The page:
Yes there are lots of games, especially more recent ones, which try to avoid guess the noun/verb. Though I’m not sure why you bring up guess the noun/verb… it has nothing to do with the presence of lack of simulation details, it’s all about synonyms.
That’s fine and a decent goal to aim for. I will say though that when you get to the final game you will need to embrace kinds. You can keep the central library generic and use placeholder kinds while you test it, but it would be a mistake to keep things generic in the final game.
As I think you know, it would be wise to dynamically create and destroy these items in the background when the player moves, just as 3D MMORPGs do.
I think I said this before, but I’d strongly recommend using rules rather than tables. You could have a “creating a person rule” which then creates the body parts and clothes etc. Then you can have “creating Alexander the Great” which will set specific properties, rather than the random ones the generic rule sets.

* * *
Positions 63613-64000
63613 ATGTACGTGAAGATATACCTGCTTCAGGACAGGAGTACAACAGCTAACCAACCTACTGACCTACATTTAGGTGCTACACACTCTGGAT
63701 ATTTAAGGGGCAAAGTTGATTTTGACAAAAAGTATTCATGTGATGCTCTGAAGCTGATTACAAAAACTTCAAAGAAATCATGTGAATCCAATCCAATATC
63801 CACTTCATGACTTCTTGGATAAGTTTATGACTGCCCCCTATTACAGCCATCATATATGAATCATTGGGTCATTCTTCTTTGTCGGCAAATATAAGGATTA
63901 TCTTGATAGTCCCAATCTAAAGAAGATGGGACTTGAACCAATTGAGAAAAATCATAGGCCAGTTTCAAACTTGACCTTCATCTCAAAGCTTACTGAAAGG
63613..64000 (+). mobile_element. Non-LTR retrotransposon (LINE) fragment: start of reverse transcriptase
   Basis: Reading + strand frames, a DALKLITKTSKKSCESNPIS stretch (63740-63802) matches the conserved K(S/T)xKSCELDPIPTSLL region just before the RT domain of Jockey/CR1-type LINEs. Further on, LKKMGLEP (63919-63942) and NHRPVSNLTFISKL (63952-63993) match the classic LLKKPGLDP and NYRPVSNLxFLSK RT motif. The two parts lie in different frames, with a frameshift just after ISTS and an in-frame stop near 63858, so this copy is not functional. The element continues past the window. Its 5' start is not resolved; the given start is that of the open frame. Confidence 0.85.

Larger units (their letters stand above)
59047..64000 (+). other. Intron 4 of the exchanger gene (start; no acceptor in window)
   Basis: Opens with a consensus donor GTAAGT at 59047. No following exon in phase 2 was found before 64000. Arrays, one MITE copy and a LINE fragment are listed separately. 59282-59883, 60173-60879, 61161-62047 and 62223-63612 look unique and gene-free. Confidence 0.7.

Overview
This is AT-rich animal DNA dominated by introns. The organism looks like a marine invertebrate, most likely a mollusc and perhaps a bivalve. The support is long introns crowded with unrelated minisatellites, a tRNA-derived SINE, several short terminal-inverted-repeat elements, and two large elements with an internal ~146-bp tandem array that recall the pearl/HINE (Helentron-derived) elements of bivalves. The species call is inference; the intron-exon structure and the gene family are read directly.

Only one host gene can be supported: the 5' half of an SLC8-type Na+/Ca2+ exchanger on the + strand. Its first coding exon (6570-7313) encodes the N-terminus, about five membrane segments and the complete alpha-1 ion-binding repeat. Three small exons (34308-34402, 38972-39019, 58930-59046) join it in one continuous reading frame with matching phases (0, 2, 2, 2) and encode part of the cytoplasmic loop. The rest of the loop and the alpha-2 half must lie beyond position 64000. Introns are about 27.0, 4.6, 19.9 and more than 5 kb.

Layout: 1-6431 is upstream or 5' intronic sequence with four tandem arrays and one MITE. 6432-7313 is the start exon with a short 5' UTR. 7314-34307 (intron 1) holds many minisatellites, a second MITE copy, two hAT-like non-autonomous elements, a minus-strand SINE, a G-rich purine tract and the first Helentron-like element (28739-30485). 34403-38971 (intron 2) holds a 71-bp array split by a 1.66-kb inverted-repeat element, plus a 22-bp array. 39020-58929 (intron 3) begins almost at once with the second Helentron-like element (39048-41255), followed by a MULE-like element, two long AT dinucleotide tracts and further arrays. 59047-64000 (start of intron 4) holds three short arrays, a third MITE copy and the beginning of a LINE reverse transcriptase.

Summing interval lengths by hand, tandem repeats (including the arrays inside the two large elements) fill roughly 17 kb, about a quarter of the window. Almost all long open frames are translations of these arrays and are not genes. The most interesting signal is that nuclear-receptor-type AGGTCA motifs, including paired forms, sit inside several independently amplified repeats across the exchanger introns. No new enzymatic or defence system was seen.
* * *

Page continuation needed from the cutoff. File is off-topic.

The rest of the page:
I think it is best to still use kinds. Don’t use a single generic prop kind for everything. Have a kind for body parts, and then subkinds for all the parts you want to have. Have a kind for clothes and sub kinds for all the kinds of clothing. When you need to create a part you can pick an offstage one and then change its properties, or create one dynamically if you’ve run out.
Yes this is a common idea. Most authors decide to have less specific things mention in descriptions that simulate everything, but I don’t think either option is intrinsically better.
Now to the problem at hand, how are you trying to store the information in “doom-rune engraved, +1 mithral dwarven claymore of destruction, with a golden, skull-shaped hilt”? Is that the full name of the thing? Are some of them texts? Kinds of value?
And I don’t know why you think 600 objects is the maximum. Kerkerkruip has 81 rooms and 524 things. I’m not sure how many properties we have, but it has 773 property functions, which are used for checking either single or combined properties in descriptions, but we probably have scores if not hundreds of properties in total.